Market research: Business environment in Brazil

Economy: Brazil is a developing country, currently facing great economic growth. Middle class is changing its consuming habits as a response to income increase and easier access to credit, but still suffers from great economic inequality and great shortage of qualified technical manpower, especially in the ITCs and engineering sectors. This enhances the obstacles to the appropriate infrastructure expansion needed in order to meet its economic growth, but it also represents an opportunity for foreign investors and specialized technical manpower. Abundant natural resources and strong agribusiness, mineral and energy sectors.

Most industrial economic activity, which includes automobiles, steel, petrochemicals, computers and steel, is focused around the southeastern states of Rio de Janeiro, Minas Gerais, and São Paulo. Brazil’s agricultural sector is well diversified and the country is a world leader in producing sugarcane, coffee, soybeans, and orange juice. [1]

There are a number of promising areas for foreign exports and investment, including: agricultural equipment; agriculture; aircraft and parts; airports; computer software; e-commerce; highways; insurance; iron and Steel; IT hardware; medical equipment; mining; oil and gas; pharmaceuticals; pollution equipment; ports; railroads; safety and equipment; telecommunications and tourism. [2]

Foreign trade overview for 2011.1, compared to 2010.1 [3]

  • International trade in Brazil reached a record USD 223,6 bi. A 30,1% growth over the same period in 2010.

  • Basic goods exports increased 44%, semi-manufactured 29,6%, manufactured 19,1% and industrialized 50,3%

  • Destination markets: Exports to Asia showed a 37,9% increase, along with 23,9% for Latin America and the Caribbean, and 31,4% for the European Union.

  • For imports, the acquisition of raw materials and industrial supplies and materials represented 45,5% of total, while 21,5% where of capital goods. This shows strong correlation with productive investments.

  • Consumer goods imports increased 31,1%, fuel and oil 39,2%, capital goods 27,5% and raw material and industrial supplies and materials 24,8%.

Society and Culture

Brazil is a democratic and federation structured society, with a population of over 190 million people of vast ethnic and cultural diversity. Increase of minimal wage and expanded coverage of income transfer policies in past years have contributed to the recent changes in its distribution pyramid. [4]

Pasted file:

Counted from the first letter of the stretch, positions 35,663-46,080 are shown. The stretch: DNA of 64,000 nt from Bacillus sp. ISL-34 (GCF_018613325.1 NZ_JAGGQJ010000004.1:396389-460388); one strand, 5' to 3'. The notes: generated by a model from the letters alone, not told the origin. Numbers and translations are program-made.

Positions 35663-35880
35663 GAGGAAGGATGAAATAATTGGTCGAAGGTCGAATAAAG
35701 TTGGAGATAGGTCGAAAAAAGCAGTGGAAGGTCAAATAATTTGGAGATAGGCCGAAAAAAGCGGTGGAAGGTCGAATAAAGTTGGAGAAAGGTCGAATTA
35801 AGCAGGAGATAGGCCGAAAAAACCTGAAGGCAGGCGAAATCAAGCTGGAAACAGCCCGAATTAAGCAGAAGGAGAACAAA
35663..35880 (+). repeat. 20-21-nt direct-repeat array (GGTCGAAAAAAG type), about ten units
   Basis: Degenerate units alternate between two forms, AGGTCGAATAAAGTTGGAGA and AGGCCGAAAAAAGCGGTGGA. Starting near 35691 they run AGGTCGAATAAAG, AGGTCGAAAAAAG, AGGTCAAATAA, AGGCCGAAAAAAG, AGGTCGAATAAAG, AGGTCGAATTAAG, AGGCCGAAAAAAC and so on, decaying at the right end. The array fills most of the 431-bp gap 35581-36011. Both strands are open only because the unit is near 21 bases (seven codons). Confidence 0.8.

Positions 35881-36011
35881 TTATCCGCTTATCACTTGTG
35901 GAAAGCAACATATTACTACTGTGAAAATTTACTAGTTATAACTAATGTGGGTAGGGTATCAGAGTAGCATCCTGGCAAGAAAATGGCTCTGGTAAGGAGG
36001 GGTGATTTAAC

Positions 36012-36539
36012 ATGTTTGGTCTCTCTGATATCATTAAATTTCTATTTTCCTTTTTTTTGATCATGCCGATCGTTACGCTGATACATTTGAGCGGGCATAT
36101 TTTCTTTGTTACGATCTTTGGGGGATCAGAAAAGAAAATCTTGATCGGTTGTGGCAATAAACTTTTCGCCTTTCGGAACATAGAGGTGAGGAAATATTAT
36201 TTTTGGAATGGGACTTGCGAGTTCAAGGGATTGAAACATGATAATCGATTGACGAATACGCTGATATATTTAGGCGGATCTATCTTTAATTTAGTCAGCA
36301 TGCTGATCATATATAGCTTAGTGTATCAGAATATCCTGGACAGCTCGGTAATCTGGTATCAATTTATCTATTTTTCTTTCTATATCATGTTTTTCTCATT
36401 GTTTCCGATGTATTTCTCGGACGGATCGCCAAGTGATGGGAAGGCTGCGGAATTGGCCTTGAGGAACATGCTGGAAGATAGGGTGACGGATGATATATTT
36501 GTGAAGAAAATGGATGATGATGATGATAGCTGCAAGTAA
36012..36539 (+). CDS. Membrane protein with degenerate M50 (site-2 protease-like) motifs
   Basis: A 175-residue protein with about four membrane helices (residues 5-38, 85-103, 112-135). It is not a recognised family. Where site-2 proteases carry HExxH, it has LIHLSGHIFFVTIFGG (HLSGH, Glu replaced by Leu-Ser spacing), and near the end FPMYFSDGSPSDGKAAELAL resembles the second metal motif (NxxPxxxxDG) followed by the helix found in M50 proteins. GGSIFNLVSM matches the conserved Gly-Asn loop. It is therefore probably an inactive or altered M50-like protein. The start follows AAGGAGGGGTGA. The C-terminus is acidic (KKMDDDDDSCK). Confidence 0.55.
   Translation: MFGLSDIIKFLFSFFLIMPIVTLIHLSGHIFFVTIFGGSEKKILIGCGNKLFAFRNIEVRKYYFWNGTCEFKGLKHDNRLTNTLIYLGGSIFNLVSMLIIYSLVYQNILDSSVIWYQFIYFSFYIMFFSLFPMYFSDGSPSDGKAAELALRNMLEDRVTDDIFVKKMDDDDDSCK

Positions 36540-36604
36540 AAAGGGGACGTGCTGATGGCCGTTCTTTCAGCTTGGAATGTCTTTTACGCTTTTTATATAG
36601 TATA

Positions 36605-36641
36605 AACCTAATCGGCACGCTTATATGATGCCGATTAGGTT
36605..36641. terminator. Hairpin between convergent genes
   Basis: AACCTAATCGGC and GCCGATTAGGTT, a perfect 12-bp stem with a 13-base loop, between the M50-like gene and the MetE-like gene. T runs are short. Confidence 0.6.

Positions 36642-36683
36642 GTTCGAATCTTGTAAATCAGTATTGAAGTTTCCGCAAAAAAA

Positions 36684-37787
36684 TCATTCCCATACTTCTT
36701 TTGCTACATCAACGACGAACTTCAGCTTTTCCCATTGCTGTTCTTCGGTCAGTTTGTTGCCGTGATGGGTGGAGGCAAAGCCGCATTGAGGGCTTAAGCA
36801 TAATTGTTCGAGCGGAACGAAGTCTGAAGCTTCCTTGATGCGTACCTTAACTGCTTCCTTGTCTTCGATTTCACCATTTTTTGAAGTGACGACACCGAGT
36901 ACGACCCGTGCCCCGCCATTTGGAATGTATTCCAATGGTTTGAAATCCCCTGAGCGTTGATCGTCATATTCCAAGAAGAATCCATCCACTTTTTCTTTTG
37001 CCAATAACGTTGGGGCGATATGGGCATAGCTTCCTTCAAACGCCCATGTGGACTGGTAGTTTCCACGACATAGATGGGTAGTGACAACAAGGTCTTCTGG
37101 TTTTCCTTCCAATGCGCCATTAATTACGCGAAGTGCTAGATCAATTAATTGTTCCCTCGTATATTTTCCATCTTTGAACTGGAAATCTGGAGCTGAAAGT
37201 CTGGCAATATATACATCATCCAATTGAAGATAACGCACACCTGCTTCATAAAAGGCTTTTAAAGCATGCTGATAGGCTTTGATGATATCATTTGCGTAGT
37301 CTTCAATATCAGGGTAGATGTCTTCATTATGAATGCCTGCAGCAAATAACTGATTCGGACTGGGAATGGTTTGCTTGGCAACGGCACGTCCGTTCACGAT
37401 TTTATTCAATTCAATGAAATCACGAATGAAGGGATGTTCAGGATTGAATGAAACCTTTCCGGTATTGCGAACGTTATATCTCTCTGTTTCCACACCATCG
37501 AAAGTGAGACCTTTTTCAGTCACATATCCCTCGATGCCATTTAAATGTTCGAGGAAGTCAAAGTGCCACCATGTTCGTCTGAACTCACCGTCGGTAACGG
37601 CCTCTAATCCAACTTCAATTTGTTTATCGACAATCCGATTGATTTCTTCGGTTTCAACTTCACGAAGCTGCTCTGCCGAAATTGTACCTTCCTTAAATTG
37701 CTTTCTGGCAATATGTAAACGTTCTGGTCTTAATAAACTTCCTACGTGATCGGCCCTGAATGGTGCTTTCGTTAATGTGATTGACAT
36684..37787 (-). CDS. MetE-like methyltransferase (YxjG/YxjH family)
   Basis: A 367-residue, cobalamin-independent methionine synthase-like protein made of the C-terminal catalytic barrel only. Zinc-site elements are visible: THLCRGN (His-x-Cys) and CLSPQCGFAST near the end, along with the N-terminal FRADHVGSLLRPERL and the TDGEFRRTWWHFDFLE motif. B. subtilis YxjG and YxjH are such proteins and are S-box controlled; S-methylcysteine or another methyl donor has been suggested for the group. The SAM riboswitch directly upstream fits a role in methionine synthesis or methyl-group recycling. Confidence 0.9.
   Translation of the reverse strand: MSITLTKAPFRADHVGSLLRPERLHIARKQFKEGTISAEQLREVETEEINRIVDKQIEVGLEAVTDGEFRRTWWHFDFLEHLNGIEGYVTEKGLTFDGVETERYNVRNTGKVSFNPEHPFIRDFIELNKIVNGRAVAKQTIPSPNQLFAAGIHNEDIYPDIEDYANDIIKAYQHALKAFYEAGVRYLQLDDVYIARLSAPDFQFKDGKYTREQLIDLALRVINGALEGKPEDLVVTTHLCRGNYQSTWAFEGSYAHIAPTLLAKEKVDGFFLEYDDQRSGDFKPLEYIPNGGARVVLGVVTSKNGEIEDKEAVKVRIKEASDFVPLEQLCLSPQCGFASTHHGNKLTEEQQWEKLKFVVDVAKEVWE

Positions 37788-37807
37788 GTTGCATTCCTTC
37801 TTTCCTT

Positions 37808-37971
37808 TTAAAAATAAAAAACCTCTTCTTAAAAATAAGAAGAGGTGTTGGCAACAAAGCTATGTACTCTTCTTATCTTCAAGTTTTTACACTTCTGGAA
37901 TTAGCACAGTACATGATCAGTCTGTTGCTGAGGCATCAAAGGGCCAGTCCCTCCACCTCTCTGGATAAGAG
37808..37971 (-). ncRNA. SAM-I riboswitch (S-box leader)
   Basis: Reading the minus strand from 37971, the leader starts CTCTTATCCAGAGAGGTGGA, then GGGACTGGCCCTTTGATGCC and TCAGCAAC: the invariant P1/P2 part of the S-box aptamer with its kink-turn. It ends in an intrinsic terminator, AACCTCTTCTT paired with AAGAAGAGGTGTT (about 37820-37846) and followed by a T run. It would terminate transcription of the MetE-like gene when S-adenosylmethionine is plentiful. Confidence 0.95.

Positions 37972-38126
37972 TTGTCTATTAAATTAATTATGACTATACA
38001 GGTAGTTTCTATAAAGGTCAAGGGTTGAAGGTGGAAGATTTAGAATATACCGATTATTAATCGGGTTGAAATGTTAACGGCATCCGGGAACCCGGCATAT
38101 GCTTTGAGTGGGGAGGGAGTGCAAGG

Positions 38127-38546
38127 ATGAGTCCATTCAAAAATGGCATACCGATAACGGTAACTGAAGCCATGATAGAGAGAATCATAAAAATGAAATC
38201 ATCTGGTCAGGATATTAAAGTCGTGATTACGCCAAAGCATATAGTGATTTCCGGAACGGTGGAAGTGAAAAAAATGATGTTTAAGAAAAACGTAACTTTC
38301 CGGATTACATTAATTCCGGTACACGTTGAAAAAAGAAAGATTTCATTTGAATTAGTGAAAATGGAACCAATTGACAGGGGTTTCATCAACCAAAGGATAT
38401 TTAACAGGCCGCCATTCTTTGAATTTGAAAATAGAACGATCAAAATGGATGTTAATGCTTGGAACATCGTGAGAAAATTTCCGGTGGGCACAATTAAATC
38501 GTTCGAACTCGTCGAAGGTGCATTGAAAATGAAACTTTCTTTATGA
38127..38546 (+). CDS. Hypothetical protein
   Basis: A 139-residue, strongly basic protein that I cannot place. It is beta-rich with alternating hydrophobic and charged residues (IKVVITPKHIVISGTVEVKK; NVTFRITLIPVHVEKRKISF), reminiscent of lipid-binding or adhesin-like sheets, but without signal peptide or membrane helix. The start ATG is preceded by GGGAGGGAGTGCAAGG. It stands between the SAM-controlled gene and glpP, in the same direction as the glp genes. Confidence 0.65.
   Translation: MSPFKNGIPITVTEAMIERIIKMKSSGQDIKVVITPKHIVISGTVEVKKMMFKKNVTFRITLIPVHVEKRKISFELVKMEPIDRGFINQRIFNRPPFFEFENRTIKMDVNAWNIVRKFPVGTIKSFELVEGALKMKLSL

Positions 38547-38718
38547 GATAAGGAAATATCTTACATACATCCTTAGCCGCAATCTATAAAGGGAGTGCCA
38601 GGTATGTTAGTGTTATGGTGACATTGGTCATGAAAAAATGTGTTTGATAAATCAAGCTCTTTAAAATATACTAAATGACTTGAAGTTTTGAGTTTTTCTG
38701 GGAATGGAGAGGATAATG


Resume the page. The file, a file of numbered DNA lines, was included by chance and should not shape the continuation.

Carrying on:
Demography [5]

  • Metropolitan areas concentrate major population groups with large demographic density disparity between regions.

  • Lower fecundity and birth rates indicate the reduction of children and teenage population, while the increase of life expectancy shows older population growth. According to UN statistics, life expectancy in Brazil reaches 72,9 years.


  • In 2009, the population between 18 and 24 years old with 11 years of schooling was extremely low, at 37,9%. In the same year, 48,4% of students aged between 18 and 24 were at a graduation level of study.

  • In 2009, the illiterate population was still at 9,7% (14,1 million people). From this group, 32,9% were 60+ years old and 52,2% lived in the northeast region of the country. It is also a fact that Brazilian women are more literate than men.


  • There was a total of 58,6 million households in Brazil. 85% (49,8 million) located in urban areas, averaging 3,3 people per household (2009).

  • Only 62,6% of urban households were connected to the water supply and sewage systems, and offered waste management services. (North: 13,7%; Northeast: 37%; Southeast 85,1%)

  • 49,1% of households had a landline while 83,1%  of households had at least one person with a mobile phone. This is a reflection of the high cost of landline phone services and the absence of such service in many locations.

  • Internet access: 31,5%. Computer possession: 39,3%. An important note is that internet access needs great investments regarding service offer and accessible prices.

  • Two million children aged between 5 and 15 were under some type of labor; 44% of them located in Brazil.

  • 48,5% of low income families where situated in northeast (2009).


  • The elderly population of 60+ years old accounted for 11,3% of the population. 55,8% of this group were women, and 30,7% had less than one year of schooling.

  • In 2009, 48,2% of the population declared being of white race (mostly European ethnicity); and a growth of indigenous population in rural and urban areas.


[1] US Department of Commerce. Doing Business in Brazil. Access on August 31, 2011.

[2] Ibid.

[3] MDIC. Balança Comercial. Access on August 24, 2011.

[4] Portal Brasil. Business Environment in Brazil. Access on August 24, 2011. pp. 28-29.

[5] IBGE. Síntese de indicadores sociais. Access on August 24, 2011.

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